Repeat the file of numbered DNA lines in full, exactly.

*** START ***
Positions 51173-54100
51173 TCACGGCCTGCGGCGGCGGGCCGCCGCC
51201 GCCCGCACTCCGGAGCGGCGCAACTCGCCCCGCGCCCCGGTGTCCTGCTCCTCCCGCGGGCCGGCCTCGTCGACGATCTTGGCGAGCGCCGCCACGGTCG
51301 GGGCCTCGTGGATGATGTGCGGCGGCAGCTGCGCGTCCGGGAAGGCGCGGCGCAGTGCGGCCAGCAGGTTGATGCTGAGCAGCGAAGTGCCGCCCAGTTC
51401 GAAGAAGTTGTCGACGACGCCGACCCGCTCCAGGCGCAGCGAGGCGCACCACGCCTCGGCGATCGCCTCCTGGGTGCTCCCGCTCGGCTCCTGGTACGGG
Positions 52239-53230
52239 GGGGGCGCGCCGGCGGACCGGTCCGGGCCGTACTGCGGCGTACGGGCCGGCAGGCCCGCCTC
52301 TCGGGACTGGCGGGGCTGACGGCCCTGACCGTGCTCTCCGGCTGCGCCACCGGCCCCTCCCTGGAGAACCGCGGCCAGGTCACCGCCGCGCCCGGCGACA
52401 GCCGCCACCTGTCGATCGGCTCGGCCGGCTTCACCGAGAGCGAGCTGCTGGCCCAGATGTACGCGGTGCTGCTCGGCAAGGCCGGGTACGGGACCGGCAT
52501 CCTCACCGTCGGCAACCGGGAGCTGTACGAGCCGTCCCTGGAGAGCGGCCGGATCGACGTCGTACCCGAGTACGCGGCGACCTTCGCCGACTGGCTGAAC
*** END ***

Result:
Positions 51173-54100
51173 TCACGGCCTGCGGCGGCGGGCCGCCGCC
51201 GCCCGCACTCCGGAGCGGCGCAACTCGCCCCGCGCCCCGGTGTCCTGCTCCTCCCGCGGGCCGGCCTCGTCGACGATCTTGGCGAGCGCCGCCACGGTCG
51301 GGGCCTCGTGGATGATGTGCGGCGGCAGCTGCGCGTCCGGGAAGGCGCGGCGCAGTGCGGCCAGCAGGTTGATGCTGAGCAGCGAAGTGCCGCCCAGTTC
51401 GAAGAAGTTGTCGACGACGCCGACCCGCTCCAGGCGCAGCGAGGCGCACCACGCCTCGGCGATCGCCTCCTGGGTGCTCCCGCTCGGCTCCTGGTACGGG
Positions 52239-53230
52239 GGGGGCGCGCCGGCGGACCGGTCCGGGCCGTACTGCGGCGTACGGGCCGGCAGGCCCGCCTC
52301 TCGGGACTGGCGGGGCTGACGGCCCTGACCGTGCTCTCCGGCTGCGCCACCGGCCCCTCCCTGGAGAACCGCGGCCAGGTCACCGCCGCGCCCGGCGACA
52401 GCCGCCACCTGTCGATCGGCTCGGCCGGCTTCACCGAGAGCGAGCTGCTGGCCCAGATGTACGCGGTGCTGCTCGGCAAGGCCGGGTACGGGACCGGCAT
52501 CCTCACCGTCGGCAACCGGGAGCTGTACGAGCCGTCCCTGGAGAGCGGCCGGATCGACGTCGTACCCGAGTACGCGGCGACCTTCGCCGACTGGCTGAAC